# Thread: Derivative of inverse function

1. ## Derivative of inverse function

I'm reading the proof for the following theorem.

If f is a one-to-one differentiable function with inverse function $g=f^{-1}$ and $f'(g(a)) \neq 0$, then the inverse function is differentiable at a and
$g'(a)=\frac{1}{f'(g(a))}$

The Calculus textbook that I'm reading gives two proofs, the first one uses Newton's difference quotient, which I can understand.

The 2nd goes like this:

Replacing a by the general number x in the theorem, we get

$g'(x)=\frac{1}{f'(g(x))}$

If we write $y=g(x)$, then $f(y)=x$, so the equation can be expressed in Leibniz notation.

$\frac{dy}{dx}=\frac{1}{\frac{dx}{dy}}$

IF IT IS KNOWN IN ADVANCE THAT $f^{-1}$ IS DIFFERENTIABLE, then its derivative can be computed more easily by using implicit differentiation.

$f(y)=x$
$f'(y)\frac{dy}{dx}=1$
$\frac{dy}{dx}=\frac{1}{f'(y)}=\frac{1}{\frac{dx}{d y}}$

My question is this, I don't understand which step of the proof requires the fact that $f^{-1}$ is differentiable

Thanks a lot if you can help

2. Originally Posted by acc100jt
I'm reading the proof for the following theorem.

If f is a one-to-one differentiable function with inverse function $g=f^{-1}$ and $f'(g(a)) \neq 0$, then the inverse function is differentiable at a and
$g'(a)=\frac{1}{f'(g(a))}$

The Calculus textbook that I'm reading gives two proofs, the first one uses Newton's difference quotient, which I can understand.

The 2nd goes like this:

Replacing a by the general number x in the theorem, we get

$g'(x)=\frac{1}{f'(g(x))}$

If we write $y=g(x)$, then $f(y)=x$, so the equation can be expressed in Leibniz notation.

$\frac{dy}{dx}=\frac{1}{\frac{dx}{dy}}$

IF IT IS KNOWN IN ADVANCE THAT $f^{-1}$ IS DIFFERENTIABLE, then its derivative can be computed more easily by using implicit differentiation.

$f(y)=x$
$f'(y)\frac{dy}{dx}=1$
$\frac{dy}{dx}=\frac{1}{f'(y)}=\frac{1}{\frac{dx}{d y}}$

My question is this, I don't understand which step of the proof requires the fact that $f^{-1}$ is differentiable

Thanks a lot if you can help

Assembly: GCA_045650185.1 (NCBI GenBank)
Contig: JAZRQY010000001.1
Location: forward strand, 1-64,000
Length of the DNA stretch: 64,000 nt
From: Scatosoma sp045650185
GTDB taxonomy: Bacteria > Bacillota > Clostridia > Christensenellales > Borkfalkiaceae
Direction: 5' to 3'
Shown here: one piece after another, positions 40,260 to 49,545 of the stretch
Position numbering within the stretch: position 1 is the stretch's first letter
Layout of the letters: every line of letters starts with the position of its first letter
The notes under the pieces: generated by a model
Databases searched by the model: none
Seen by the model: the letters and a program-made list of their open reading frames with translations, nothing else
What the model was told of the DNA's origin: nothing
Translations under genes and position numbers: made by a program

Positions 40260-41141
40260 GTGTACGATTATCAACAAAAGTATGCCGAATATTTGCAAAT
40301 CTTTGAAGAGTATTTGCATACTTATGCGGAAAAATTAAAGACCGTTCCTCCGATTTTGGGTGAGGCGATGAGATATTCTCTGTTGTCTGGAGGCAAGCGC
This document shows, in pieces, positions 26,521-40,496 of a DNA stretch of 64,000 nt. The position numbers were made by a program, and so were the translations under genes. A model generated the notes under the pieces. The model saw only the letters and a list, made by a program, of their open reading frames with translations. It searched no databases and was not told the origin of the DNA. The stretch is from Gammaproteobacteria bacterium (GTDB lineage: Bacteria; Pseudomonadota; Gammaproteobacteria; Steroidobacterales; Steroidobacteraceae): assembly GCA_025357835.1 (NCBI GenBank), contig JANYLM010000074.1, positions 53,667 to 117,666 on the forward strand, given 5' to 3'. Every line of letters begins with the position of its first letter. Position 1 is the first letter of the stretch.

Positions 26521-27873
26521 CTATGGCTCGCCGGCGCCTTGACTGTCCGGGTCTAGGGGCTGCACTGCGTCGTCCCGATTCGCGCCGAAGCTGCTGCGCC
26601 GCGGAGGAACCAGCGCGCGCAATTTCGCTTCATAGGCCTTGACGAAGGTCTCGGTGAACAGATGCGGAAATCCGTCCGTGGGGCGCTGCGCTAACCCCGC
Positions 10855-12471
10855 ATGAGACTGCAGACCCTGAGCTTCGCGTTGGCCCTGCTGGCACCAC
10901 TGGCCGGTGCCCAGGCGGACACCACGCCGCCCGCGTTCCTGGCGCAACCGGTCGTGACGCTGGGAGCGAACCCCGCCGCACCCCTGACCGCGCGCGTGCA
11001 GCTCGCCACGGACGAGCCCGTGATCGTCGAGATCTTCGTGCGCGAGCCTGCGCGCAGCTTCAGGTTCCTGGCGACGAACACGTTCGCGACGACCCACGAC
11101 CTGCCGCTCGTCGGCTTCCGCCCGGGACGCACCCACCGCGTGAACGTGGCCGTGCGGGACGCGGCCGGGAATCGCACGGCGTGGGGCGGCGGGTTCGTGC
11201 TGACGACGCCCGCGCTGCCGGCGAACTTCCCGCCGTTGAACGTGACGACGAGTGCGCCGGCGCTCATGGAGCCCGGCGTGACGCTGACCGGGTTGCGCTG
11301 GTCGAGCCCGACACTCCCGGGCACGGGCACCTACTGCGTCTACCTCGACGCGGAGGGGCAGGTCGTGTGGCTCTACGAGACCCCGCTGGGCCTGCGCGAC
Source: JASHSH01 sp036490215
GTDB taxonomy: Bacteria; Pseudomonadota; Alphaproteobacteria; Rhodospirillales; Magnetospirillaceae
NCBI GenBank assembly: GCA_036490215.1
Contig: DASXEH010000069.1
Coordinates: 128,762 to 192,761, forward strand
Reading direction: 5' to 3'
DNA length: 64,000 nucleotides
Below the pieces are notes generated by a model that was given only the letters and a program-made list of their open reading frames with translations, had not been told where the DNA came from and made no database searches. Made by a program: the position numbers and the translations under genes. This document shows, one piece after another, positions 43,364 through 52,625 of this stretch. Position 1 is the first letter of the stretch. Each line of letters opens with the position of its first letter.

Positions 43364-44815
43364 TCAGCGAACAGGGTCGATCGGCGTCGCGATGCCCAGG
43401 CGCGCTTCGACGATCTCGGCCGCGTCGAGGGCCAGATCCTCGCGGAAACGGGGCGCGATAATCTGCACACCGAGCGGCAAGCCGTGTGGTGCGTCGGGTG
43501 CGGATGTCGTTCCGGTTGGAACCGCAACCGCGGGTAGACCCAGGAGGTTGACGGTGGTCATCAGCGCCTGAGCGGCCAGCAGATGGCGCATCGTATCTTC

It wouldn't make any sense if $f^{-1}$ weren't differentiable, because then $g(x)$ would not be differentiable, and the entire discussion would be irrelevant. Do you see what I mean?

3. not quite .

Referring to the theorem, the RESULT tells us that $f^{-1}$ is differentiable, whereas the second proof (the one in Leibniz notation) requires $f^{-1}$ to be differentiable, right?

Since $y=f^{-1}(x)$, so do you mean that when we are writing $\frac{dy}{dx}$, we are assuming that $y=f^{-1}(x)$ is differentiable?

Thanks

4. the first proof in the textbook uses Newton's difference quotient to prove, but the condition that $f^{-1}$ is differentiable is not required, but the discussion is still relevant, why? i'm getting confused haha

5. Originally Posted by acc100jt
not quite .

Referring to the theorem, the RESULT tells us that $f^{-1}$ is differentiable, whereas the second proof (the one in Leibniz notation) requires $f^{-1}$ to be differentiable, right?
The "result" shows the relationship of the inverse functions as they relate in "calculus". If $f$ is one to one and differentiable (smooth), it necessarily follows that its inverse is differentiable and smooth. It is a statement meant to be taken at face value. Note that this, however, is not what the proof is trying to show. The proof is trying to show that $g'(a)=\frac{1}{f'[g(a)]}$

Originally Posted by acc100jt
Since $y=f^{-1}(x)$, so do you mean that when we are writing $\frac{dy}{dx}$, we are assuming that $y=f^{-1}(x)$ is differentiable?

Thanks
Yes, but it's not so much an assumption as a necessary condition...

6. GREAT!!! all doubts cleared. Thanks a lot!!! VonNemo19